Housing

We’ve all seen it before, the stereotypical goldfish in a bowl left on the living room table for all to see as a beautiful ornament. Sure, aesthetically the idea of a bowl can be quite beautiful and even modern looking depending on how you display it, but is it really good for your goldfish? Although this seems to be the socially accepted norm what we really need to ask ourselves is will your new pet thrive in this environment?

The answer is no.

Not to worry if you find yourself in this situation. We have all made mistakes and the important thing is that we learn from them moving forward. I too found myself purchasing a goldfish in early 2012 on impulse. I was misinformed and told that I could keep a young black moor in a one gallon bowl and that he would never grow any bigger than the inch long fish I had at purchase. After doing research online I found to my horror I would be shortening his life from a potential 10-20 years down to less than 6 months and so the next day I promptly returned him in hopes that someone with a better set aquarium would end up giving him a great forever home.

So what do goldfish need?

How much space do goldfish actually need? What benefits are there to keeping a goldfish in an aquarium versus a bowl?

The answer varies on the species of goldfish.

For fancies (slow moving bulky goldfish that have more than a single tail) I would like to recommend 20 gallons for the first fish and an additional 10 gallons per every fish after. For example if you want to keep three goldfish in an aquarium you will need a water volume of 40 gallons.

For commons and comets (fast moving goldfish with long bodies and single tails) I suggest 20-30 gallons per fish. As an example if you would like to keep three common goldfish together in an aquarium I would suggest 60+ gallons of water volume.

I know what you’re thinking right now. Why so much space Laura? They’re an inch big when you buy them and they don’t live longer than a month!

The answer to this is simple. You buy goldfish from the store as juveniles. They’re sold this way because they take up less space at the store which means the vendor can keep more stock in their tanks to maximize sales. The truth of the matter is that fancy goldfish can grow as big as 7 inches long and commons and comets grow 10+ inches. Those are big fish!

Big fish in turn produce a lot of waste which brings me back to the space issue. Fish secrete a chemical called ammonia through their gills and waste. Normally in a big body of water ammonia is not an issue as there is a large volume of water for the ammonia to disperse in and in turn it causes no harm to the fish itself. In a small body of water, a bowl for instance ammonia builds up quickly. High levels of ammonia are toxic to fish. Ammonia will burn your fish’s body much like acid would. Many fish who aren’t cared for properly will suffer from ammonia burns and their fins and skin will turn black. It’s a painful way to die.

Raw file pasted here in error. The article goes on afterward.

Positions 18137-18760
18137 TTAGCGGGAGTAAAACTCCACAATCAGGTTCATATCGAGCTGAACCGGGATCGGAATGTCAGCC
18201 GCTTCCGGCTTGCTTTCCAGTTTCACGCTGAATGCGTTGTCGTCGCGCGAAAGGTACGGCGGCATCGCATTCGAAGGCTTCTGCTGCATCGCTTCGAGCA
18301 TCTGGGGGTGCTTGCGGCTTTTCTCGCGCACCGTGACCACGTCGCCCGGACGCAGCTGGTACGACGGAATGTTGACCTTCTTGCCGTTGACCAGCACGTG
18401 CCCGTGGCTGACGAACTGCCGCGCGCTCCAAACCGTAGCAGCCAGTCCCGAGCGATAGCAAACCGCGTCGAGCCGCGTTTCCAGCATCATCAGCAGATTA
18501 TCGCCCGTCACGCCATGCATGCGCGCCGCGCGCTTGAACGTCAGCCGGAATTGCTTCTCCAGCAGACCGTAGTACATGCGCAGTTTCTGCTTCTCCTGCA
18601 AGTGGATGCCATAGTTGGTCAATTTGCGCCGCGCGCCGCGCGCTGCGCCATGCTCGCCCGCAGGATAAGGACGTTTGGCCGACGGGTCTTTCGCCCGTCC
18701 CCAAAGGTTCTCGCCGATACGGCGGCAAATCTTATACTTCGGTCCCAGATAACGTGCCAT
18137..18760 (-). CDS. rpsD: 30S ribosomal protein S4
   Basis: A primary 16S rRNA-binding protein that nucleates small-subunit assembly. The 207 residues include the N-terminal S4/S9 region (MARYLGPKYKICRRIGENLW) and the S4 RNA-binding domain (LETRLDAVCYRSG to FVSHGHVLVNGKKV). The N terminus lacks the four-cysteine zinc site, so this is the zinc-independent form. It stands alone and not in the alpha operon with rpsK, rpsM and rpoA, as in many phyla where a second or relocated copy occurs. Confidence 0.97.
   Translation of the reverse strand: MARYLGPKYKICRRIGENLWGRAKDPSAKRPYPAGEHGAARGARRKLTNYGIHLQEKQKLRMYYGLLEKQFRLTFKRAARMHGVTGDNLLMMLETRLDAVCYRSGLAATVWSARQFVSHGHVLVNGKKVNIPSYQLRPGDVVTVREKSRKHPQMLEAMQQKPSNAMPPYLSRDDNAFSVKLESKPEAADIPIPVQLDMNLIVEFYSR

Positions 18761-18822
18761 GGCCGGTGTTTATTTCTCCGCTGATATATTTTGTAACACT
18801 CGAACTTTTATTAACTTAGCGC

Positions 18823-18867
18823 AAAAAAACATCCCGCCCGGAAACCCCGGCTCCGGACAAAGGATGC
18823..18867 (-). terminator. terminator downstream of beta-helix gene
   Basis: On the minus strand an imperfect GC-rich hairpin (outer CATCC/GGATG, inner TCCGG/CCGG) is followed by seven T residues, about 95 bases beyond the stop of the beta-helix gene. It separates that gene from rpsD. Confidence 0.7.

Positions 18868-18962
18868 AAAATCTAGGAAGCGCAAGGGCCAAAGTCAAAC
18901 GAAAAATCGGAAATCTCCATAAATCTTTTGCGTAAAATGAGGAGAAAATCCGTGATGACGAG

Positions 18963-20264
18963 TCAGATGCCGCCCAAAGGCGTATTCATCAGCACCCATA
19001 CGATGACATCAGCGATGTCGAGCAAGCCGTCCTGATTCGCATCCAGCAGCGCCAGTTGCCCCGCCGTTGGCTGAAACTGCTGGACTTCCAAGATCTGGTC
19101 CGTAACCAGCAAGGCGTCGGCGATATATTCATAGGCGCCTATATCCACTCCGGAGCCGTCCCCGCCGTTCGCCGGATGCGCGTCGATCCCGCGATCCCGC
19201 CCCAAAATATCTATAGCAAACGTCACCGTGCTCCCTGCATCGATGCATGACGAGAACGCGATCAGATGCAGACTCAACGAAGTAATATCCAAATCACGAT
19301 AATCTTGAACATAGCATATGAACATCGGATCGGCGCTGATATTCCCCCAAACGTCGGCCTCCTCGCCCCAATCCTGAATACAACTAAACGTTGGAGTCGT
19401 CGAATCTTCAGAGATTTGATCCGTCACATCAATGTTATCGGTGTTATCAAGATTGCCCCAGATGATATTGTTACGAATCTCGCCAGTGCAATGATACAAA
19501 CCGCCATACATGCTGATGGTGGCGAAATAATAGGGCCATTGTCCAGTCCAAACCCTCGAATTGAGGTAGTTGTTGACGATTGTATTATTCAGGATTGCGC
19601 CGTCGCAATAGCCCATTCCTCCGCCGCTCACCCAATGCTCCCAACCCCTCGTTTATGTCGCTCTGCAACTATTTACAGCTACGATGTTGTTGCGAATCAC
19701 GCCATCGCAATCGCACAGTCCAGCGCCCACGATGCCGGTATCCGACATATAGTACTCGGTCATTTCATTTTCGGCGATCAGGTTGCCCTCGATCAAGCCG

The solution to this is to allow the fish to have plenty of water in order to not allow the ammonia to build up to toxic levels so quickly.

Volume is also important in regards to space for your fish. The adverse effects of keeping a goldfish in a bowl (or any fish for that matter) can include a painful problem called growth stunting. Some visual symptoms of stunting can include a bigger eye to body ratio and small bodies with extremely long fins. Although this sounds awfully cute I don’t recommend you to buy fish that display these characteristics. Stunting can really harm your fish in a lot of manners. Being confined in a small space causes a physiological response from the fish to secrete hormones that stop the outside growth of it’s body. This in turn causes the fish to stay small in it’s environment. A lot of people claim that vital organs inside the fish continually grow causing the fish to die a painful death. Stunting severely shortens your pets life.

It’s probably a good idea if you have a fish in a smaller housing than what is recommended to upgrade your tank as soon as possible. If you cannot afford a new tank and equipment at the moment I definitely recommend for you to invest in plastic storage bins. They’re big, food safe (aka goldfish safe too) and come in 20 gallons plus size options. They will do fine in there until you can properly house them!

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